Jaguar coughs when it should purr . . . - isobella greene
Having lost my Rover 827 last week (Head Gasket, say no more), I picked up a 1990 Jag XJ2.9 Auto, 11 months MOT yesterday.

It is only firing on 5 cylinders and there is a distinct air 'sucking or blowing' sound from the head.

My local garage have told me that it's not too serious but the head will have to be removed to replace a worn gasket which is allowing air to be sucked in and stopping the mid cylinder from firing.

Does this seem like a right diagnosis to you guys in the know ?

If so, can it be bodged and how ?

thanks
David
Jaguar coughs when it should purr . . . - Richard Turpin
I hope It is just the gasket. Is there oil in the water or vice versa. Or does "air" come out of the radiator if you take the cap off, particularly in "puffs". That is probably gasket. If not it sounds like a broken exhaust valve to me. If so cost about £800 to fix properly.
Jaguar coughs when it should purr . . . - Dizzy {P}
I can't recall the construction of your engine but I think it would be unusual for a head gasket to be blown between a cylinder and the outside of the engine to the extent that it would stop the cylinder firing and make a strong chuffing noise. I'd have guessed that a failure so severe would have connected with a coolant passage on its way through and shown itself in the radiator as Richard said.

I don't suppose there's an air hose going to the intake manifold in the vicinity of the misfiring cylinder, perhaps a brake servo hose? This would not be the first time that a leaking manifold air hose has caused a cylinder to 'miss' and a blown head gasket to be incorrectly diagnosed.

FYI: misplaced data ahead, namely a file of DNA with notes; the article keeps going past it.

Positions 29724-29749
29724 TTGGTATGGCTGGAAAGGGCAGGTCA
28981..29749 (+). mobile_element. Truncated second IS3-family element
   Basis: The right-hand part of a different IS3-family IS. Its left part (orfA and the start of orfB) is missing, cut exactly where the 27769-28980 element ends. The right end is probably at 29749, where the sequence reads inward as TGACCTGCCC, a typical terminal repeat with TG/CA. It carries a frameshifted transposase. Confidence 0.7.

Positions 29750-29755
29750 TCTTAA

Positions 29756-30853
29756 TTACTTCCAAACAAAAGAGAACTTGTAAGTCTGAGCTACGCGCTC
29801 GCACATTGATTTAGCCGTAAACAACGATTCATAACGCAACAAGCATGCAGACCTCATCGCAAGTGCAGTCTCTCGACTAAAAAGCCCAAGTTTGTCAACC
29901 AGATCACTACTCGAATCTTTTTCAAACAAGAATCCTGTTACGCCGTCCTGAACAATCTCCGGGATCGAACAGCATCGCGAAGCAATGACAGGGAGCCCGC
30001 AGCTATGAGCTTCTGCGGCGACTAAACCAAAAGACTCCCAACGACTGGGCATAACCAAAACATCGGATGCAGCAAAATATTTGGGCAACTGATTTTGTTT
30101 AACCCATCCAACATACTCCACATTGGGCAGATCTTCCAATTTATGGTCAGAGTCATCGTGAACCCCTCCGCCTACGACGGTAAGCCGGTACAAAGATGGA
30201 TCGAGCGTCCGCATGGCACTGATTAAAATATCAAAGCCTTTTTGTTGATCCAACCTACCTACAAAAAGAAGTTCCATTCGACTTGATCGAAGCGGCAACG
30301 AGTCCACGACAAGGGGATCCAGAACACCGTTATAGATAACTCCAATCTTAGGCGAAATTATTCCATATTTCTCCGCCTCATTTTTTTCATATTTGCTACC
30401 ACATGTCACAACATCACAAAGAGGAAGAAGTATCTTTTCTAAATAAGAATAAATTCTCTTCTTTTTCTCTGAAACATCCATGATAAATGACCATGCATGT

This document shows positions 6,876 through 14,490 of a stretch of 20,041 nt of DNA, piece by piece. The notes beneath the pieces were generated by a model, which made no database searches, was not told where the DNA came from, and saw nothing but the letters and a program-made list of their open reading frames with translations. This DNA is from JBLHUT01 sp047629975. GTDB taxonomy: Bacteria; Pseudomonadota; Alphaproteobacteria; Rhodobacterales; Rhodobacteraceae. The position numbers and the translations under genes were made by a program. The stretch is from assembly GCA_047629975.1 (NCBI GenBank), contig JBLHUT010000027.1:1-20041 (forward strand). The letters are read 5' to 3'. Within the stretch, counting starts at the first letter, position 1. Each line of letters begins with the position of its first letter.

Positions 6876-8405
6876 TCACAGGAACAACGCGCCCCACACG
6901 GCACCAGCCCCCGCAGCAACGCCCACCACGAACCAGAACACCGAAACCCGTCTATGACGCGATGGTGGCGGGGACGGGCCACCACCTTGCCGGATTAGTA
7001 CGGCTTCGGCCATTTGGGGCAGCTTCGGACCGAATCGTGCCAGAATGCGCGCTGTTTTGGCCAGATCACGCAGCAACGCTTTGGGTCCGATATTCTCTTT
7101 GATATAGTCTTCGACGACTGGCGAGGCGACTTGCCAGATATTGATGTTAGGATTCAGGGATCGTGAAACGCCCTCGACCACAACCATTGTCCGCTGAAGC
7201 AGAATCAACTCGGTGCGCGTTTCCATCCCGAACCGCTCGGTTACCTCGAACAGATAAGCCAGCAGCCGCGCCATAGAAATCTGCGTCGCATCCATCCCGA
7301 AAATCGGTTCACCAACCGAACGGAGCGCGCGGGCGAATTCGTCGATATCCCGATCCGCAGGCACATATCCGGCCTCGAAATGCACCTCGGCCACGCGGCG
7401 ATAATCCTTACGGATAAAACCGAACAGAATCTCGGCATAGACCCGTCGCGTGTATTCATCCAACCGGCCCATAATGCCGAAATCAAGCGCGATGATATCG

Air getting sucked in through a leaking manifold hose like this can make the cylinder nearest to it misfire while the ones each side of it can still draw in enough fuel/air mixture to fire, albeit on reduced power. Thus, in a six-pot, there could be one cylinder with almost no power, two with reduced power and three with more-or-less full power.
Jaguar coughs when it should purr . . . - isobella greene
Hi,

Thanks for your reply & advice. I'll go & have a look now.

The guy at the garage showed me a series of knurled, 'allen key' type bolts located across the head. Specifically, he showed me one bolt in particular, with a piece of gasket sticking out underneath. He said this damage was letting in air, causing the misfire.

I am looking really for confirmation that his explanation is credible.

As I said, my Rover 827 died last week and I've been thrown into a right mess. OK, I know buying an old Jag XJ2.9 is a bit of a gamble but it has a 50 week MOT.

Your help is truly appreciated.

thank you,

David

 

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